The “Musee des arts premiers” was, of course, one of the proposed names for what is now the Musee du Quai Branly. Lurking within the concept of arts premiers is the sense that these are traditions that are in some way ongoing, native to cultures that survive today and that continue to produce these objects in a more or less traditional vein. The key, again, is “more or less,” and we have seen how, for Kupka, the art of Arnhem Land represented to purer exemplar of the “first arts” than the traditions of, for example, sub-Saharan Africa, which had been degraded by extensive contact with Western civilizations.
More importantly, as Myers notes, the concept of arts premiers was meant to place these aesthetic traditions on an equal footing with Western art, and to promote a genuine intercultural exploration. This indeed is precisely the chord struck by Chirac in his dedicatory address at the Musee du Quai Branly in June. (I posted some relevant sections and a link to the whole speech on July 8.) But how does one achieve the understanding implied by such an exchange if the art is presented, as it was in these exhibitions, in the manner of the Western art gallery–with minimal information about the work beyond the details of its creator?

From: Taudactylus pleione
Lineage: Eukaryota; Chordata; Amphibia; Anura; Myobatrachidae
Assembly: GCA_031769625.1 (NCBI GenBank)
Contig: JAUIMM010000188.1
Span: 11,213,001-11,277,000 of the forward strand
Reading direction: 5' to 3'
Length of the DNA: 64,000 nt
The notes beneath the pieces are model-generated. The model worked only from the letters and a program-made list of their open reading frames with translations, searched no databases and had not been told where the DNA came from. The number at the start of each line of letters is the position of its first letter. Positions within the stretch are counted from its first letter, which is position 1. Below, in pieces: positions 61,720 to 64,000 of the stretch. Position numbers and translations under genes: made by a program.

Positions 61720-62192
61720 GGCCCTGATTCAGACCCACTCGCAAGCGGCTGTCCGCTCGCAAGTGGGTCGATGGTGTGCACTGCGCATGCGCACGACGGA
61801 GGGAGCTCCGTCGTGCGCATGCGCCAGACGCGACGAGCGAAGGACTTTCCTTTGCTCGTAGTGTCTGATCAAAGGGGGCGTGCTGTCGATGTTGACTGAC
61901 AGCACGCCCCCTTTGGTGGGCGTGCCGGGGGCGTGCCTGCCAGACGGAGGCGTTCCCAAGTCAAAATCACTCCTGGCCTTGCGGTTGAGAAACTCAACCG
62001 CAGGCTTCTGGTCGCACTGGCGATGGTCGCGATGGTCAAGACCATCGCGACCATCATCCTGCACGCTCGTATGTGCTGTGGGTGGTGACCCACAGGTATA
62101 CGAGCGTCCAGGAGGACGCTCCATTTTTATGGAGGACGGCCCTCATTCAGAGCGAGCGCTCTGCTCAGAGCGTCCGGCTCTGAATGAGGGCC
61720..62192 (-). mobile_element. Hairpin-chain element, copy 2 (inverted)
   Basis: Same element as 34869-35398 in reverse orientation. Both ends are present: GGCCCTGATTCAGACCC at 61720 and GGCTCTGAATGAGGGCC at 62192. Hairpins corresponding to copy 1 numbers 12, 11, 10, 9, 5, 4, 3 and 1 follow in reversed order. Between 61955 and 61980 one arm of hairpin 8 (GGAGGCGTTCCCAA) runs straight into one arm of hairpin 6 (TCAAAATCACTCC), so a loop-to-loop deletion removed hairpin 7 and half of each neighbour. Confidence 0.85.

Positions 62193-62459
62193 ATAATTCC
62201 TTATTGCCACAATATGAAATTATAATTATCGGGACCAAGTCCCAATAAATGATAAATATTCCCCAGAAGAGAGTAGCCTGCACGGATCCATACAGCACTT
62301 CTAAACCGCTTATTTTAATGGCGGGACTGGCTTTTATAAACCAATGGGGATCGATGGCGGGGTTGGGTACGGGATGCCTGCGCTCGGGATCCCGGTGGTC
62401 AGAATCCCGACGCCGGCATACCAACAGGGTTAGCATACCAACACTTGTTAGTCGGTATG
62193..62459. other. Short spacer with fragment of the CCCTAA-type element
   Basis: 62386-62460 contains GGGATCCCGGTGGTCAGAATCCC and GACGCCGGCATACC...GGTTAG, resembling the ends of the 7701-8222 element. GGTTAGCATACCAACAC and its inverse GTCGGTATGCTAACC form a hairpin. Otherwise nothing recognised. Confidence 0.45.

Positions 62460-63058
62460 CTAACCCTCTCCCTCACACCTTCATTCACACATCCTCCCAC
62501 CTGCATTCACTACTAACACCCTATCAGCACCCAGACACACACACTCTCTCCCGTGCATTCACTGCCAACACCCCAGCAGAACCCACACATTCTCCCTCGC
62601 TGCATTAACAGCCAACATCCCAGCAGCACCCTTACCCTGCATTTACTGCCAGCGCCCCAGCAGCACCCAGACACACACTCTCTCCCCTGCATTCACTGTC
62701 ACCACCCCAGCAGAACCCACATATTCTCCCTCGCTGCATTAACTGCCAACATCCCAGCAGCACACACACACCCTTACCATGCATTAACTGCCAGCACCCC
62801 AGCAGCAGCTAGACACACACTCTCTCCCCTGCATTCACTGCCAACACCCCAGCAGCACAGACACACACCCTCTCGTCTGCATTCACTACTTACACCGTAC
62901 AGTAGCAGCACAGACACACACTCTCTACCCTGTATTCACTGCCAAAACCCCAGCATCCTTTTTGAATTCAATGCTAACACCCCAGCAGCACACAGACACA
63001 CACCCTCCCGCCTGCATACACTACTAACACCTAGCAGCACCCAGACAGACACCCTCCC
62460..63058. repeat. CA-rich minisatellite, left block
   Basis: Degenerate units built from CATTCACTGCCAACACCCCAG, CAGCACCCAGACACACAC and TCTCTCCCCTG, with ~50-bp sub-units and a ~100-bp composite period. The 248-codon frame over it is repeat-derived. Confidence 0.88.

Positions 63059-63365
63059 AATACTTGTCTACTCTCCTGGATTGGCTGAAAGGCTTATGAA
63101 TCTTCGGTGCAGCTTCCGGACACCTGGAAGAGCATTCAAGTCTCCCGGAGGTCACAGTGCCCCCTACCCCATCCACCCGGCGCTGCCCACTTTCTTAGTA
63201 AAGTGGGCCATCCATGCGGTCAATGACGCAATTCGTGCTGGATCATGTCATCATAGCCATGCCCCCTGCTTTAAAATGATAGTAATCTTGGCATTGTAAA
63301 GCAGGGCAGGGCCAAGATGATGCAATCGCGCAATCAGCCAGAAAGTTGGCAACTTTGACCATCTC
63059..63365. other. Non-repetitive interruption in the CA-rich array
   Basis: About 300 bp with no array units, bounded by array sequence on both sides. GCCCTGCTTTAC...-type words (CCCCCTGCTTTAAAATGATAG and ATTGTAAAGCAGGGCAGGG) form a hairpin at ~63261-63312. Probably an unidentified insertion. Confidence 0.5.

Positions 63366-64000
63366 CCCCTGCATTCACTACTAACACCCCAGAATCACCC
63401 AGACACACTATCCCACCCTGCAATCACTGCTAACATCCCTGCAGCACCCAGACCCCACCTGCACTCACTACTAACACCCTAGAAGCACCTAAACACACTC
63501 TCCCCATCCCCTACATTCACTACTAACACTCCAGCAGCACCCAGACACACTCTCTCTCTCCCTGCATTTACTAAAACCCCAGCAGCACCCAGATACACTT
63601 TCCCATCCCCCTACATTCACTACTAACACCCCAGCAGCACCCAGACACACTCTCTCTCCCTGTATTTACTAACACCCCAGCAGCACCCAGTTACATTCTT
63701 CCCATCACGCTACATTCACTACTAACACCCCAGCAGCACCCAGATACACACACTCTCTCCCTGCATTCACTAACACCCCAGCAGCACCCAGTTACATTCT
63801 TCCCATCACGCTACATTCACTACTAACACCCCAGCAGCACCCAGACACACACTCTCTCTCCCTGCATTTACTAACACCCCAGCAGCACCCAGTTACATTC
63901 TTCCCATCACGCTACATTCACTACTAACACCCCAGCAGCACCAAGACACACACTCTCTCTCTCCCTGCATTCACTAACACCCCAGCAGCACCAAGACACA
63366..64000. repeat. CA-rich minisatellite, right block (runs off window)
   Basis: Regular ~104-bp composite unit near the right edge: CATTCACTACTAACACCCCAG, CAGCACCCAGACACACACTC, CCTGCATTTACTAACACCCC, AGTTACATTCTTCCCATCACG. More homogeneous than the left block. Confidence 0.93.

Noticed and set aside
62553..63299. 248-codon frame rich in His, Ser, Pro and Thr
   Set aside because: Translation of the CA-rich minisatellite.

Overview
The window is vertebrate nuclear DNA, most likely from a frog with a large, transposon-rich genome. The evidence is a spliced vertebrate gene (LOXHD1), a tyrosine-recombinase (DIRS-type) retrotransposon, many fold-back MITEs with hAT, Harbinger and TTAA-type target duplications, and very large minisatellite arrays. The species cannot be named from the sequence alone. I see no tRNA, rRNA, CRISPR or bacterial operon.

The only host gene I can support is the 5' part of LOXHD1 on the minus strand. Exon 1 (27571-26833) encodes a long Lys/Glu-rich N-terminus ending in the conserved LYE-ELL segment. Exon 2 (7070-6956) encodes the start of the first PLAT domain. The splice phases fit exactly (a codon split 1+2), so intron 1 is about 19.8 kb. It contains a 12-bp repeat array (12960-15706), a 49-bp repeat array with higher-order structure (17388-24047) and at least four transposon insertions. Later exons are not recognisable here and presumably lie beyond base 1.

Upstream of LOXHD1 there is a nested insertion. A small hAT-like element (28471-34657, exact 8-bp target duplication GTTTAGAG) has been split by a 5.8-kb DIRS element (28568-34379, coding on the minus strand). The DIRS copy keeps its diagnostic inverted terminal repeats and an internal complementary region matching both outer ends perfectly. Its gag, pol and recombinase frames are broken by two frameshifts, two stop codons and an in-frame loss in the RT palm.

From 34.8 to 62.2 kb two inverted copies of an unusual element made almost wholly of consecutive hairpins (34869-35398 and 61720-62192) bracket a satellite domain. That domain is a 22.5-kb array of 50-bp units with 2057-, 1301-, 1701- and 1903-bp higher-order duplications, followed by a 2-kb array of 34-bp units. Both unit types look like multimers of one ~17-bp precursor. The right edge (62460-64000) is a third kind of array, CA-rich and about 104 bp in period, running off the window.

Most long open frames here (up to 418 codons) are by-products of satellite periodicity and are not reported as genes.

The final exhibition to be mounted in this ten-year span was to some extent an attempt to answer that question. The story of La Peinture des Aborigenes d’Australie, the result of a collaboration between the anthropologist Francoise Dussart and the MNAAO curator Roger Boulay and held at the MNAAO in the latter half of 1993, is a story unto itself. It marked an attempt to present the art in its ethnographic context, if not as ethnographic in and of itself, and it generated a controversy that was still in play over a decade later when the Musee du Quai Branly opened its doors.
(A complete list of bibliographical references will be published with Part 4)